Laura Catron ’17: It’s open season, college application season, that is. The time when colleges and universities officially open up their websites in search of next year’s students. (As if they haven’t been watching  every test score since sophomores took the PSAT.) Among the thousands of colleges and universities in the country, picking the right one can be pretty daunting. The prospect of applying to the right one is even scarier. While drowning in glossy envelopes and promotional emails, remember that you are in charge of your future.

So seniors, fire up your chromebooks: it’s hunting time.

Step 1: Make a Spreadsheet

Creating spreadsheets keeps you organized, whether you’re applying to two colleges or twenty. When done correctly, a spreadsheet clears the mess of due dates and requirements each college wants. A couple of possible columns: Common App College? Due dates for early and regular acceptance? Any additional essays required?

If you cannot find the answers to these questions, due to awful school websites or personal laziness, don’t stress. Incredibly helpful websites such as CollegeData.com and makemeafreshman.com both give information about specific schools’ applications.

Also, be wary of trap apps (aka binding applications). Certain schools only want students to apply if the school is their top choice. Once accepted, those schools make students withdraw all other applications. Early Action and Regular Decision applications should be safe, but Early Decision and Early Decision II are usually binding.

Step 2: Time Equals Money

Entering senior year, students finally know how to harness the true power of procrastination, only to see its usefulness diminish.

It’s worth being on time in this case, though, because timeliness and dollars have a generous exchange rate. When an application requires a teacher recommendation letter, don’t rush to Mr. Lamb the day before. If you really want that letter to rock, give him enough time to adequately gush about you.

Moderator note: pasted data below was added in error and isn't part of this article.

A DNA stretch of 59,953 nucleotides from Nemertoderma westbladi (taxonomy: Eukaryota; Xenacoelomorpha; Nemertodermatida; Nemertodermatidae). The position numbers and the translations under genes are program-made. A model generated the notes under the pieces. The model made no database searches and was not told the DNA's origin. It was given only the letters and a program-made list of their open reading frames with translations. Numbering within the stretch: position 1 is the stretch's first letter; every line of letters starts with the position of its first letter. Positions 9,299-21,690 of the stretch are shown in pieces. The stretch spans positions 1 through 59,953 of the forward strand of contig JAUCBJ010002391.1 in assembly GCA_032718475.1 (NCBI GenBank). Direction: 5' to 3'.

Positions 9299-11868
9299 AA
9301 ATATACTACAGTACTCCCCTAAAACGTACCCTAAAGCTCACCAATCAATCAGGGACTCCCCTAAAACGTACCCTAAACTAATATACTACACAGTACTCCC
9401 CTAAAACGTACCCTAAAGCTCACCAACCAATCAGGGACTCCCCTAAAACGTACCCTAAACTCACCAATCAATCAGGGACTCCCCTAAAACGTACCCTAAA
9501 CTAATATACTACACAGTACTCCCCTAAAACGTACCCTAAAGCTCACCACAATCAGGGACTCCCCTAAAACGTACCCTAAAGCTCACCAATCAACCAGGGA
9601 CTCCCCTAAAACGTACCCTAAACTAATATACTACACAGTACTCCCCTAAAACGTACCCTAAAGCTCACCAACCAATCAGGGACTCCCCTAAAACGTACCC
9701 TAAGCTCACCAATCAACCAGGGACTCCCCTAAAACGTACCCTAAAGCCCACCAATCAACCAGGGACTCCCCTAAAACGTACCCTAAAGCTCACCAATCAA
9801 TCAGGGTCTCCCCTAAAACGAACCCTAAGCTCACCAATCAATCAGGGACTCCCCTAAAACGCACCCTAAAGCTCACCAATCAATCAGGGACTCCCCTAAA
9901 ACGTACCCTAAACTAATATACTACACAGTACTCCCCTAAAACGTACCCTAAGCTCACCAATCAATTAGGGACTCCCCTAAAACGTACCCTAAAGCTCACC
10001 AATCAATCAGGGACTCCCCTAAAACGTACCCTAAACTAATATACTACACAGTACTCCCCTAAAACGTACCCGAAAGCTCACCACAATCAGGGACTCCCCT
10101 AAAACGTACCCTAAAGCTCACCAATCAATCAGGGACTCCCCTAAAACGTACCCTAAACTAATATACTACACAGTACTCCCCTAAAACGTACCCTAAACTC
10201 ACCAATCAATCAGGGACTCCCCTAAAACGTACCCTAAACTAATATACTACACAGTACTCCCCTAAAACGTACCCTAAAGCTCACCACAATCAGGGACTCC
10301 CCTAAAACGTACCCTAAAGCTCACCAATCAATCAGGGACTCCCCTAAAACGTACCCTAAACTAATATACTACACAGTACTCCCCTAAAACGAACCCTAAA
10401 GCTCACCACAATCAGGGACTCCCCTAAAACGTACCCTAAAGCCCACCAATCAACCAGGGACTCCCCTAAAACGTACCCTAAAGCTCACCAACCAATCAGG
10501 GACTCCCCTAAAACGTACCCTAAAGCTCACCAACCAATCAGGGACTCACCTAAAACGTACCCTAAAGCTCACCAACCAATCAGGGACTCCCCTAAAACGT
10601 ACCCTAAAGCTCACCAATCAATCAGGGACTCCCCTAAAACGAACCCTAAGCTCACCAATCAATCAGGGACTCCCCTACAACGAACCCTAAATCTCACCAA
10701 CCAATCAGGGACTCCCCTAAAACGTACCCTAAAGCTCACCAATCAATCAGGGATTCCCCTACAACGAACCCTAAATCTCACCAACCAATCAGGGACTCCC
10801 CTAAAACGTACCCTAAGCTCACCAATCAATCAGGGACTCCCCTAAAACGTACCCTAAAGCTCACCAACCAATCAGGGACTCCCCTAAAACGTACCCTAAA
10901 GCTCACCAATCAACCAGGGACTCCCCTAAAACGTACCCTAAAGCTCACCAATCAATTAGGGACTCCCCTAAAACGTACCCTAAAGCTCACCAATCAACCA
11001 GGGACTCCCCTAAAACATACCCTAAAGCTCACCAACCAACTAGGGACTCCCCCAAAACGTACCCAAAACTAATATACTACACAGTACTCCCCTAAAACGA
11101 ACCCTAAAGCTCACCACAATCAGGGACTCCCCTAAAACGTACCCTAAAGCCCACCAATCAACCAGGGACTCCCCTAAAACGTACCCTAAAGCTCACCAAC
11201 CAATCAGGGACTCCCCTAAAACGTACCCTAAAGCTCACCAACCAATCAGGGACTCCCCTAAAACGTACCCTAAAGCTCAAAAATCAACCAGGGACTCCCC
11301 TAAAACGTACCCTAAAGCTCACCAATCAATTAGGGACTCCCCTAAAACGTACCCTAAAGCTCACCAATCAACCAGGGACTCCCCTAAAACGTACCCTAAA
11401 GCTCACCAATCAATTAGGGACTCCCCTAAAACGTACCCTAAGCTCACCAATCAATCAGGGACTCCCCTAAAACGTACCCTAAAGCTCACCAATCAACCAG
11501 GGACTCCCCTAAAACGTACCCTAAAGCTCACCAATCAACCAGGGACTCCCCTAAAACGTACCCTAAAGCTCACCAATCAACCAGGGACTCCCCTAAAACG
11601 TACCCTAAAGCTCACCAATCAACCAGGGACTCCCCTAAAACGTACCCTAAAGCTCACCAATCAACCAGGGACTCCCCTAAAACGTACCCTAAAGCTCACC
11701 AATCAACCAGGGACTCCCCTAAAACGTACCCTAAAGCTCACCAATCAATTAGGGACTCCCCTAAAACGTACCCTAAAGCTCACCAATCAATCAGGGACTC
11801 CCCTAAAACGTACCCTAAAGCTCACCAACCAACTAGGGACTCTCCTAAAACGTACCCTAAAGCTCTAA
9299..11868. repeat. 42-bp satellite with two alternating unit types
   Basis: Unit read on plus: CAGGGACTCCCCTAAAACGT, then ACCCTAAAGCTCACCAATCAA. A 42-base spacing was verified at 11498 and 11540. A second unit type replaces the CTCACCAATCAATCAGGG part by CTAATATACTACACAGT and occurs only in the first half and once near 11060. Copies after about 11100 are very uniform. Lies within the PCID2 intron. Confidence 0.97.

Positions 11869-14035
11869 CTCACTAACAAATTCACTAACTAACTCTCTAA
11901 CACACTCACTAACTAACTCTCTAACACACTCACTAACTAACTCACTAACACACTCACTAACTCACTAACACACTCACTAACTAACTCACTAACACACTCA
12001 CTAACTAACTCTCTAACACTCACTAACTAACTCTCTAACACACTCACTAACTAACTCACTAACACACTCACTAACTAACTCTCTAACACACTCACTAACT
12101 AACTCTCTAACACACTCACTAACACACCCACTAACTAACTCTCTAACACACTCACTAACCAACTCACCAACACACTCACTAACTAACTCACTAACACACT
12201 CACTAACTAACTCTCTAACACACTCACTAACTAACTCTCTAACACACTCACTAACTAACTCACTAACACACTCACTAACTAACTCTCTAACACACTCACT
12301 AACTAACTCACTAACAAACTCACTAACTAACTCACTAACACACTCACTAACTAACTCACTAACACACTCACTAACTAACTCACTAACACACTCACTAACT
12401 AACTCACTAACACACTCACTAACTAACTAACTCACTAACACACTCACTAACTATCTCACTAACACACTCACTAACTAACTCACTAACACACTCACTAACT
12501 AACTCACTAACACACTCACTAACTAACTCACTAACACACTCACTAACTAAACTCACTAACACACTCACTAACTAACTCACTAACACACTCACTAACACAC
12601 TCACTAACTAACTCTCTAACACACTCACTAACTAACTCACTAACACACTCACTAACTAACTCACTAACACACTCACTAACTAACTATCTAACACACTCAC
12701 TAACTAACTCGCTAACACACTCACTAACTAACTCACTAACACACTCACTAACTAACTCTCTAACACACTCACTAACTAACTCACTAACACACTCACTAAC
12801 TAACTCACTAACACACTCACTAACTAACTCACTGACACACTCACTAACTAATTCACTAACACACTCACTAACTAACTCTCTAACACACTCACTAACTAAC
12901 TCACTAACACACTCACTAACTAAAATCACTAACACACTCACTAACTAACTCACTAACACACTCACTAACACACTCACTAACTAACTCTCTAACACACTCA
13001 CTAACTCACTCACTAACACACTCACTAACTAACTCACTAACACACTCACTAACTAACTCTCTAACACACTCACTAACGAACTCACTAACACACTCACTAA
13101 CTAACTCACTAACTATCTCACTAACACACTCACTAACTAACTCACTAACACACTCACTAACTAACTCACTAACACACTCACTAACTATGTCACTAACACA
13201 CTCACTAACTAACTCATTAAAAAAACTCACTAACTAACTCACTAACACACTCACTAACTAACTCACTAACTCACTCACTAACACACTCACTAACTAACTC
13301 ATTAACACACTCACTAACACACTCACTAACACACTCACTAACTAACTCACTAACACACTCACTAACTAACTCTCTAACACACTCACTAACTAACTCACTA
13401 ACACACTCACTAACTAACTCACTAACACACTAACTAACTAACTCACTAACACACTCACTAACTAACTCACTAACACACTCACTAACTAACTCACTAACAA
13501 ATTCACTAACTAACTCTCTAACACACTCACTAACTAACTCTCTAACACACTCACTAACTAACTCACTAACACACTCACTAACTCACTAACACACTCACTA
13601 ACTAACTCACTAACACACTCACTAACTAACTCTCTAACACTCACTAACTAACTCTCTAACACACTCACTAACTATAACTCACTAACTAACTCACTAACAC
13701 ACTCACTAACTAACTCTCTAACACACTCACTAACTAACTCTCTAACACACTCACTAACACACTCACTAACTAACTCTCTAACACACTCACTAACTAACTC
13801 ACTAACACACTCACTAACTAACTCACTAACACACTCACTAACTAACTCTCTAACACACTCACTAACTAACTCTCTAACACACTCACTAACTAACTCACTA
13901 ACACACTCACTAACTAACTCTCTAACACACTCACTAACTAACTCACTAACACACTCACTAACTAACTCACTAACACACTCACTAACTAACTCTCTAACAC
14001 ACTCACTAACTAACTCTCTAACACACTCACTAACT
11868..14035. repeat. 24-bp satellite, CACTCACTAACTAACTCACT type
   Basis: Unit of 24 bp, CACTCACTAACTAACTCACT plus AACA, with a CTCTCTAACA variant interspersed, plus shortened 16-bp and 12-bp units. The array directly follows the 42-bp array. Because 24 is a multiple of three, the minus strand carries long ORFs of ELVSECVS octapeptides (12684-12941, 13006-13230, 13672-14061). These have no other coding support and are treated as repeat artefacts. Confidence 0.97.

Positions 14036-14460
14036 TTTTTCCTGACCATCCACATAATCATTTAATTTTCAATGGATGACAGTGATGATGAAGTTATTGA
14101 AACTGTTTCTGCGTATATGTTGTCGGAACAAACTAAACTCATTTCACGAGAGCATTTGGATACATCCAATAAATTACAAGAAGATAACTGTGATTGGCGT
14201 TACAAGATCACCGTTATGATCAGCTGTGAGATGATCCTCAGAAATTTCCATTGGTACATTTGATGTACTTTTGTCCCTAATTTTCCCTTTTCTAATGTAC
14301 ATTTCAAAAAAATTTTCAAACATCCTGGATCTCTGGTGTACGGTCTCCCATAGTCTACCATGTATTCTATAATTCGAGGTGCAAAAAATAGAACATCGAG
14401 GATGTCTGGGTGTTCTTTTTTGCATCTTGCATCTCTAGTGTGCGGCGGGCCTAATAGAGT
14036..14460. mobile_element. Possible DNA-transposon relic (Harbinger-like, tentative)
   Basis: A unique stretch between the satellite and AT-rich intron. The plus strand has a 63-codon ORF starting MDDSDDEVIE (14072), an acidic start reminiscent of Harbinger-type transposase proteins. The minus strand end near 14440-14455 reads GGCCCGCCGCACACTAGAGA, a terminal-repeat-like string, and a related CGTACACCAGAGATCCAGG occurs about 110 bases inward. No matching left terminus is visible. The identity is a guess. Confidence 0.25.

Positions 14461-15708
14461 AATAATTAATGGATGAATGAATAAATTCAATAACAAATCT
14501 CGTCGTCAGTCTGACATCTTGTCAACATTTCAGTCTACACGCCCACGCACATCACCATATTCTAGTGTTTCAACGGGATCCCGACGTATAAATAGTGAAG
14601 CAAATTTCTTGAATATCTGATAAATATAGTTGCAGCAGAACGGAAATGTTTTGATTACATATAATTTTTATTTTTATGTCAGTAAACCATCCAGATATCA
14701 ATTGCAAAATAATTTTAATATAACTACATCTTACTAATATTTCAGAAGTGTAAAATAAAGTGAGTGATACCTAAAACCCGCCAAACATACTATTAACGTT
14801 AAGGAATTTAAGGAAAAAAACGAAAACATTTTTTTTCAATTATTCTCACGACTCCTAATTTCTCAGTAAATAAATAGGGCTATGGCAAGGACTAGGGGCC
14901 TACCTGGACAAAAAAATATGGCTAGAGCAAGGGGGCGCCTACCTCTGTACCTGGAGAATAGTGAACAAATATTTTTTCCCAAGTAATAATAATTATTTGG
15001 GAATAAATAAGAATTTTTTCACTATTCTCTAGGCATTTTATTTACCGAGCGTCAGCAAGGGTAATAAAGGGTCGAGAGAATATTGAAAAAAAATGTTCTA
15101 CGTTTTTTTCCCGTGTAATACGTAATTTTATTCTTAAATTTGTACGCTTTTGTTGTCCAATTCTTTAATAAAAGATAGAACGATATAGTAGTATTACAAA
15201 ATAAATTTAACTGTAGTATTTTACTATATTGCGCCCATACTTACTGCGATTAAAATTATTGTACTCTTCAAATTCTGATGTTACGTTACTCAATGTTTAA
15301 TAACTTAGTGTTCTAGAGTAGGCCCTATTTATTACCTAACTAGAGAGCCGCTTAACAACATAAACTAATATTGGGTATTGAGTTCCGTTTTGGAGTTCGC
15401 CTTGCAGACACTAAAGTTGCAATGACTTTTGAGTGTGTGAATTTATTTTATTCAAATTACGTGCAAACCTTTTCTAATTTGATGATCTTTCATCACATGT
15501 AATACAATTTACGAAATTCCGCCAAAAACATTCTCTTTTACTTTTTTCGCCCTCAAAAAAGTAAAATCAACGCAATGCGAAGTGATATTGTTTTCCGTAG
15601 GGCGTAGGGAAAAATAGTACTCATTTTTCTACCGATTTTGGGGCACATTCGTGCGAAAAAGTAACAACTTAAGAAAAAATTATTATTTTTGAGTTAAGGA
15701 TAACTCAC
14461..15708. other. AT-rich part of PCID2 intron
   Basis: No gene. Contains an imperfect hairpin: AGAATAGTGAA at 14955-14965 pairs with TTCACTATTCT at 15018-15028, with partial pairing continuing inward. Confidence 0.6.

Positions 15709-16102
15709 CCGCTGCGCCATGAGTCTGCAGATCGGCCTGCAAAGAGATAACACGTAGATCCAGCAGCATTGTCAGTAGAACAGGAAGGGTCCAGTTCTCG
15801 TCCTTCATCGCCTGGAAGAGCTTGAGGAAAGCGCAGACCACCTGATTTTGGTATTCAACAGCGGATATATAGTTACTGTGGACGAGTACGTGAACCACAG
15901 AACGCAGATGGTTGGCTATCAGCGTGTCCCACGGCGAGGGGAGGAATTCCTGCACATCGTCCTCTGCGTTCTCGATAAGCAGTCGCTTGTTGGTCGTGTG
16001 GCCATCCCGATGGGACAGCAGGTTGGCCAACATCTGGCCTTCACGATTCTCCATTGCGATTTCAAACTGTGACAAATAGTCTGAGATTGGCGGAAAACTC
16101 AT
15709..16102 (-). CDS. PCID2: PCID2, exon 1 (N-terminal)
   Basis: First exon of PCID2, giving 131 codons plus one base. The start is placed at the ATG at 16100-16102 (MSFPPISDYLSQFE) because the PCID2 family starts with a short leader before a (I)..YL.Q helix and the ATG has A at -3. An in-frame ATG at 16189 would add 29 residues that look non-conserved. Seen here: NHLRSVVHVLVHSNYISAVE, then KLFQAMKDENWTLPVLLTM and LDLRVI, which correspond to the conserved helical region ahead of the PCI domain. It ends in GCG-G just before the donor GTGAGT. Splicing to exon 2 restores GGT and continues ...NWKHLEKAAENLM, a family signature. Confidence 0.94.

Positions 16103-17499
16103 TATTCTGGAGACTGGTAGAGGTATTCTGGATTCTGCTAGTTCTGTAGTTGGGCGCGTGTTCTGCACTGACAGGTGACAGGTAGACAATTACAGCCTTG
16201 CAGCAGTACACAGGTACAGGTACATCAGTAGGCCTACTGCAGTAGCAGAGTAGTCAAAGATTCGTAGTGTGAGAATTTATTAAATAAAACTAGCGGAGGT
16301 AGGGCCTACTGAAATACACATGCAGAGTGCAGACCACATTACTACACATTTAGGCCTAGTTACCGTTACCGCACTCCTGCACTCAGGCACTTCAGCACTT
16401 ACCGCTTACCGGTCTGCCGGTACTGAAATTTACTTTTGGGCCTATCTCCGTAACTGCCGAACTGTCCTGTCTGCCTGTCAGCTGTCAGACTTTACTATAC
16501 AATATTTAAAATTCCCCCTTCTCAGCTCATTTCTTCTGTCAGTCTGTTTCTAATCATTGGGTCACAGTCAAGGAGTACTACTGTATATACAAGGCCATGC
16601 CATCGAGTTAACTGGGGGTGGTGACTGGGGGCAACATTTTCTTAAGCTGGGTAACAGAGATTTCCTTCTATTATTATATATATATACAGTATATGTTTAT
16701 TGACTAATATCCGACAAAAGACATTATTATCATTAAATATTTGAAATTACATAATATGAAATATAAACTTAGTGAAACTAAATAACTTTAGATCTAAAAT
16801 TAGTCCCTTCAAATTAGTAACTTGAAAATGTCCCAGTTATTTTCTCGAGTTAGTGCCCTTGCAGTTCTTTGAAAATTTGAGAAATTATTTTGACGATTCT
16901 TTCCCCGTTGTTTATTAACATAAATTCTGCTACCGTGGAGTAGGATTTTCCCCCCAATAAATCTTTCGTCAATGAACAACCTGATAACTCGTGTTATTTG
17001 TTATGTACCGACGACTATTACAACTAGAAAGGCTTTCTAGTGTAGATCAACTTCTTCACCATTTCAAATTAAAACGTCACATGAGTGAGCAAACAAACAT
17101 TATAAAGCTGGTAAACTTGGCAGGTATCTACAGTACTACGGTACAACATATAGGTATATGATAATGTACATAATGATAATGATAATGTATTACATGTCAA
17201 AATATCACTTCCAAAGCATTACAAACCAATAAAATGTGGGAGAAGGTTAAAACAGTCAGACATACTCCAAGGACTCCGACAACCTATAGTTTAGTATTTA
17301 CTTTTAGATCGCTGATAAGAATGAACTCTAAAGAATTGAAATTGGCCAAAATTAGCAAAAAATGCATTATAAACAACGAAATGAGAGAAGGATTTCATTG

The same rule goes for those lovely standardized tests. If you’re planning to take the SAT/ACT again, do it as soon as possible. While many schools take updated test scores after you’ve already applied, some do not. A few extra points on the math section could mean a new scholarship opportunity.

Depending on how many schools you’re applying to, try to fill out one application a day. College apps are basically busywork; easy, but time consuming.

Step 3: Money Equals Money

Though at times it seems cheaper to pledge your first born child to the gods of higher education, remember that not every cent of your college fund needs to come from your family’s pocket. Scholarships save lives, no matter how much they’re worth. Use as many as you can. Stay on the lookout for random scholarship opportunities. For starting points, try Pinterest and Tumblr as resources to find odd scholarships. (You probably want to keep track of these in your spreadsheet, too). For instance, educating the public about beef can get you $1,000 and making a prom dress out of duct tape can earn $10,000. Yes, really.

Step 4: Essays

Since middle school, teachers preached that you can’t write an essay in a night. This almost certainly does not apply to class reports, but it definitely applies to college apps. Before writing, brainstorm answers to the different prompts. Try to pick the one that you relate the most to. For example, if the biggest hardship in your life involves your parents buying you a silver iPhone instead of a rose gold one, abandon the prompt about overcoming hardship. On the same note, don’t fabricate a different life story because you think the admissions counselors want to hear it. You are not that good of a liar and it’s obvious as hell.

Secondly, utilize your resources. Teachers and counselors would most likely be happy to help you. After all, their job is to better your education. Just make sure to ask politely.

Thirdly, reuse your essays! Colleges don’t compare your apps, so if the prompt is similar, go for it. No need to come up with something from scratch if you don’t have to. But make sure you proofread; it’d be embarrassing to conclude your essay to GVSU with, “And that’s why I want to

go to Central.”

Step 5: The Hail Mary

At the end of the day, review all the places you’ve applied to. Did you bother with your dream school? You know the one. It has insanely high average test scores and/or costs 60k a year. You probably didn’t, and no one blames you.

On the other hand, why not try? The answer might/probably will be no, but there’s only one way to find out. You never know; you might have that special je ne sais quoi that Harvard is looking for.

If you’re worried about the additional cost of applying to more schools, open up your inbox. Lots of those ignored emails have to do with waiving an application fee or two.

The hunt for the perfect college isn’t easy, but hopefully these tools help you track down the right one. Remember though, in the end, you cannot be reduced to a few paragraphs or a GPA. People are too complex for that. Whatever school recognizes the potential in your application gains a student worth having. Happy hunting!

Leave a Reply

Your email address will not be published.